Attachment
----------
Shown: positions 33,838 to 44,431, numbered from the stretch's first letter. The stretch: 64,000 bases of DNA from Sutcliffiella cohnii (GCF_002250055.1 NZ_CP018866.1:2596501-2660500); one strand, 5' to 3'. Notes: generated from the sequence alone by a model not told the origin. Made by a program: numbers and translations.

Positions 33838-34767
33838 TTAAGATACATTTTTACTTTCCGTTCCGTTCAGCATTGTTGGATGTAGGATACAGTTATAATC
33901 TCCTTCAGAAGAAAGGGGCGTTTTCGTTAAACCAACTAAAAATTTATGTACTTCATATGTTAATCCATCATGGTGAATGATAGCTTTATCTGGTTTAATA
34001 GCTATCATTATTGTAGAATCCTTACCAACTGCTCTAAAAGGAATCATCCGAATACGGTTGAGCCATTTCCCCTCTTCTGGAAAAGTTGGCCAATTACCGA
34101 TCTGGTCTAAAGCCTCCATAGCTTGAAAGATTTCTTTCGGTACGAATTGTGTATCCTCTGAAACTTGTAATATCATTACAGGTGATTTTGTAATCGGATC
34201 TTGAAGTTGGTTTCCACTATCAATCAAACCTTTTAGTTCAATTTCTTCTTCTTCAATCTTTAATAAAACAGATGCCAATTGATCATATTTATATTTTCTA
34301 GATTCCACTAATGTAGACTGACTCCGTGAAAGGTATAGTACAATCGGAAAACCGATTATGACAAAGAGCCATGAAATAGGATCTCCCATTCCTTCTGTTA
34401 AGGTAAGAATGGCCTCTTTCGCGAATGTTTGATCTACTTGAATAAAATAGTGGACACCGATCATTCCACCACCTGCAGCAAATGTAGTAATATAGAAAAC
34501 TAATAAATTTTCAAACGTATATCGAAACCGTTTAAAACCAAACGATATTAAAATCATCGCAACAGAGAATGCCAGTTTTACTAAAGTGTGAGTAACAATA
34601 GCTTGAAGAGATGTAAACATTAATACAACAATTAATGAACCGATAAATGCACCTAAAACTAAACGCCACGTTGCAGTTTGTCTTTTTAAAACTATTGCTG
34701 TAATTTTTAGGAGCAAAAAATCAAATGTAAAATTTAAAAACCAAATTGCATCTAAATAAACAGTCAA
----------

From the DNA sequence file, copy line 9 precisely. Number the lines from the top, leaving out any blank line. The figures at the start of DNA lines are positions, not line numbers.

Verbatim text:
34401 AGGTAAGAATGGCCTCTTTCGCGAATGTTTGATCTACTTGAATAAAATAGTGGACACCGATCATTCCACCACCTGCAGCAAATGTAGTAATATAGAAAAC